Lawrence Bender’s Movie ‘The Kill Bill Vol. 2.’

Lawrence Bender is a celebrated American movie producer. He was born on October 17, 1957, in Bronx, New York City. He has been in the industry of entertainment for 20 years now. He has featured in several movies like safe, innocent voices, Goodwill hunting, pulp fiction among others. He studied in Cherry Hill High School East. He later joined the University of Maine where he graduated with a bachelor’s degree in Civil Engineering. The main reason as to why Lawrence Bender perused this career was because his grandfather was a chemical engineer. Lawrence Bender admired his grandfather and wanted to be like him.

After graduating, he became a dancer. He danced for several years before his career was cut short as a result of an injury. Currently, Lawrence Bender is celebrated for having produced several movies that have played on our screens. As part of his profession, Lawrence was the chief producer of the movie ‘kill Bill vol.2’.The movie is an energetic celebration of filmmaking, freewheeling with unmindful joy running from one chapter to the other. It runs as a satire, works as drama, an Irony and pure action. The movie is a continuation of Kill Bill volume 1.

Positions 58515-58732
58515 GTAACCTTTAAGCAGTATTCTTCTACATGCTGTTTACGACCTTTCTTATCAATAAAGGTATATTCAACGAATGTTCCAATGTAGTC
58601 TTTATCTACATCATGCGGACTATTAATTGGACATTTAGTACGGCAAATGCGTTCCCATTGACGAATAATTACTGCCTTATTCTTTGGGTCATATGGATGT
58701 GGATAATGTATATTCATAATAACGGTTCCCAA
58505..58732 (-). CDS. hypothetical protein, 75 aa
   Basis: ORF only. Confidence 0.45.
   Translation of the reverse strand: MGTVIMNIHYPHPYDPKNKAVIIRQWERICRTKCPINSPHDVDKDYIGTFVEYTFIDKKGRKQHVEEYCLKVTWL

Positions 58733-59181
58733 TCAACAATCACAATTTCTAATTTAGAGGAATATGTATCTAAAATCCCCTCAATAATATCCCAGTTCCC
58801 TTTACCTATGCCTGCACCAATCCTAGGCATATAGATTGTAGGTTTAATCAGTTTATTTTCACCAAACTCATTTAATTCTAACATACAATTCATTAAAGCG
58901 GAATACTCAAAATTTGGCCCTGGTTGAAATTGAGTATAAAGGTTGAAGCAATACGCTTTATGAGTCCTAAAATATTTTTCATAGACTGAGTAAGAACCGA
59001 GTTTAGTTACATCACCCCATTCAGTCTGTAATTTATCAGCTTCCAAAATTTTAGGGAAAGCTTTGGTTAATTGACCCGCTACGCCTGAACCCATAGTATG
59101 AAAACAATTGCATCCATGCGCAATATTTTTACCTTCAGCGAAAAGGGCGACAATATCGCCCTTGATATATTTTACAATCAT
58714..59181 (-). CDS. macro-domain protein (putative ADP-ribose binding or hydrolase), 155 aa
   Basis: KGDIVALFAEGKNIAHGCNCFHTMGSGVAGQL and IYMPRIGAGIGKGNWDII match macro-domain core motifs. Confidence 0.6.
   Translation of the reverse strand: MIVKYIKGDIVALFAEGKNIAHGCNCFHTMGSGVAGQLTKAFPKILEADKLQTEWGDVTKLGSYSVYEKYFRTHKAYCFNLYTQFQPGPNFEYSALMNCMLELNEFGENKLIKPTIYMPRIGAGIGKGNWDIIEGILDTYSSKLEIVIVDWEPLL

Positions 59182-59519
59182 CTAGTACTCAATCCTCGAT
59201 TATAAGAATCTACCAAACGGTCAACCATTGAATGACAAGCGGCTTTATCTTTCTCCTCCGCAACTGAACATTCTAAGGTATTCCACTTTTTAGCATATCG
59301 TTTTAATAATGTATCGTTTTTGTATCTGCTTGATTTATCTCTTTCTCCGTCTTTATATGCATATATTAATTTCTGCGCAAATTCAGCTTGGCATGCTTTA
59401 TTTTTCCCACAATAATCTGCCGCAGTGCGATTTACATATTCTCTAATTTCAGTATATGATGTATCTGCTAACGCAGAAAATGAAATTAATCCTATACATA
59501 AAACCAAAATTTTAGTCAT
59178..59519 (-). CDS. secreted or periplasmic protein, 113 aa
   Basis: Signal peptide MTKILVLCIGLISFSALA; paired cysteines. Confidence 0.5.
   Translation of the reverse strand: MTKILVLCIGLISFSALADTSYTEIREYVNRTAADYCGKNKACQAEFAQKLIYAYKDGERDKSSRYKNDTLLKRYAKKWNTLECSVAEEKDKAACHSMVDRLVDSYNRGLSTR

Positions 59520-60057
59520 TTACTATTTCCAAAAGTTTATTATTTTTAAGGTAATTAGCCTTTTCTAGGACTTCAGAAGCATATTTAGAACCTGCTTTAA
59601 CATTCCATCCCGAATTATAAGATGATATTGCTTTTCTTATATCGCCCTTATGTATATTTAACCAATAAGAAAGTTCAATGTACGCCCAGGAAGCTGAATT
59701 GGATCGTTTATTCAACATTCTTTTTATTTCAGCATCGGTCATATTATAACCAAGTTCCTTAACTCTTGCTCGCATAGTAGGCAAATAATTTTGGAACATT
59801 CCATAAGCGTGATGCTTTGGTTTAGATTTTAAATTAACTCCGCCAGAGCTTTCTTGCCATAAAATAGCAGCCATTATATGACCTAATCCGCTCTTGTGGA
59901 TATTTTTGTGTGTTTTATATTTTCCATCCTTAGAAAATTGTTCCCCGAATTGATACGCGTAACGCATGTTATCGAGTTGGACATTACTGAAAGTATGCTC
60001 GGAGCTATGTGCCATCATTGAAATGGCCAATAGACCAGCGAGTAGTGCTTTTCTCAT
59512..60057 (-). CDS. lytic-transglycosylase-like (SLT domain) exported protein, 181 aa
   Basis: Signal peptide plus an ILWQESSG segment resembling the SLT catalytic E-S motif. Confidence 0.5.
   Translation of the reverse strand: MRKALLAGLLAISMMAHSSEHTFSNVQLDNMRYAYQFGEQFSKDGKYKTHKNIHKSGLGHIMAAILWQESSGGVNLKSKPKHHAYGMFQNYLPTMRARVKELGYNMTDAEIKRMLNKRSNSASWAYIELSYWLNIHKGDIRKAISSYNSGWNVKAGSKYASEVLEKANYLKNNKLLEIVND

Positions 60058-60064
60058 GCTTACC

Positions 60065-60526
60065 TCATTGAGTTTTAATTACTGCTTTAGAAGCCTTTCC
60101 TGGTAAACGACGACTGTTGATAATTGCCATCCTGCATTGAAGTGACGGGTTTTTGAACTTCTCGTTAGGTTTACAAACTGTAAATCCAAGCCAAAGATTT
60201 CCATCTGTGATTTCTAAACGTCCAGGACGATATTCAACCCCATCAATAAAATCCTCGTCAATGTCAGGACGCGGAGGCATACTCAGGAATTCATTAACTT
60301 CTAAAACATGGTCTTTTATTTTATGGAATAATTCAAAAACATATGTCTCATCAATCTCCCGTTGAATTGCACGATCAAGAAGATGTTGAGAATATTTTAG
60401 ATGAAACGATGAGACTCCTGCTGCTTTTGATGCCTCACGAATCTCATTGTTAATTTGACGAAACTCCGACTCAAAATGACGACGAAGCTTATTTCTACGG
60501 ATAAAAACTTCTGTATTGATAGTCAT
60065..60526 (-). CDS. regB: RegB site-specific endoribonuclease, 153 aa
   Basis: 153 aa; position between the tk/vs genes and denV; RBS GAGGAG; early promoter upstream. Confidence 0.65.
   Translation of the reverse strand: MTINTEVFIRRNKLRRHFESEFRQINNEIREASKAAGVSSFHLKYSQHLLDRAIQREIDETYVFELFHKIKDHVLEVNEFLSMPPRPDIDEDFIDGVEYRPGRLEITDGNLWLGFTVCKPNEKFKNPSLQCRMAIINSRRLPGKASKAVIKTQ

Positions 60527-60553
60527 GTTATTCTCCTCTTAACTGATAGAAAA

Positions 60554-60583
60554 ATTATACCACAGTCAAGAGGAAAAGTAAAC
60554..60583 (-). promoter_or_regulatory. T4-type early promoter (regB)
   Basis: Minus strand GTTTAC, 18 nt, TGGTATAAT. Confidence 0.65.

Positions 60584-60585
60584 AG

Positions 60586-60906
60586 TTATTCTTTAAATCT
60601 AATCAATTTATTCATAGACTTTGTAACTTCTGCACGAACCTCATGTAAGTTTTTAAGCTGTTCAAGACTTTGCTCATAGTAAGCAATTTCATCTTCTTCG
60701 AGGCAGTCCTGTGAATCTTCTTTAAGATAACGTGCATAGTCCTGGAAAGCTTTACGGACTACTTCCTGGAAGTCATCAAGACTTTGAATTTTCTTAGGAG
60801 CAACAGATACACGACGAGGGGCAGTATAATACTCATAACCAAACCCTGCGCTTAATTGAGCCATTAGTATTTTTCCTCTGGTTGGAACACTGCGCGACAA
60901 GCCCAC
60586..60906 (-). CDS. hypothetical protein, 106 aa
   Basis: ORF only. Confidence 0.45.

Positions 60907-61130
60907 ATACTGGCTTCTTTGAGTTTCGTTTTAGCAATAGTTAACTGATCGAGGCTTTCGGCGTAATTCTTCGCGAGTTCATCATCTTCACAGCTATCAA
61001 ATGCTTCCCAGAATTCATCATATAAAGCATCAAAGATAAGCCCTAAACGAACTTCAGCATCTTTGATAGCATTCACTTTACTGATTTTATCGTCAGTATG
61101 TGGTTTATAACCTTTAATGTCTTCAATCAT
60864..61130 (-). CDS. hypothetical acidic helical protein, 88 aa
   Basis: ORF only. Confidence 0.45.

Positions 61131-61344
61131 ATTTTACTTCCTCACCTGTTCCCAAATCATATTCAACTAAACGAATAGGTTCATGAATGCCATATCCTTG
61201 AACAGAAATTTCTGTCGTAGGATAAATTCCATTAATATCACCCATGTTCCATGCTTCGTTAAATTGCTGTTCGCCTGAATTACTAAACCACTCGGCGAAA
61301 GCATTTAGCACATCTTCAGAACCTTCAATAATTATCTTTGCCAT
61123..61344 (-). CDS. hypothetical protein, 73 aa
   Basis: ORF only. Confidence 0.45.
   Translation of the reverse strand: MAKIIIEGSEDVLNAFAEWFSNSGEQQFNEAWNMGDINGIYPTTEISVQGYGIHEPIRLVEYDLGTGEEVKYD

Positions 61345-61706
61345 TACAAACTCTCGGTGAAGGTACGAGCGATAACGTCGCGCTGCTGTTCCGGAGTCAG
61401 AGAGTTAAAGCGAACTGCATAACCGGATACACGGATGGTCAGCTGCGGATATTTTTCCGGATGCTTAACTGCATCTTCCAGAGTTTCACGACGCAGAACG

However, volume 2 stands on its own. The movie is all about countless kung-Fu drills that Tarantino has mastered. Moreover, he loves the moves so much. In the movie, Tarantino uses a sword. He does not seem like he’s copying but rather transcending skills. Some form of urgency is created in the movie as if some heat is being turned up under his memories.

The film starts as the bride, who goes by the name , is at the back seat of the car narrating her mission to assassinate Kill Bill. Some flashbacks reminded us when the pregnant bride’s entire wedding party was ruined and left her with a bullet in the head. Kill Bill volume 2 is filled with big characters that are well developed. One instance is the meeting between Bill and the bride. The scene consists of nonstop action and finally ends in a quiet and deadly punch line.

https://www.nytimes.com/1994/09/22/movies/a-film-maker-and-the-art-of-the-deal.html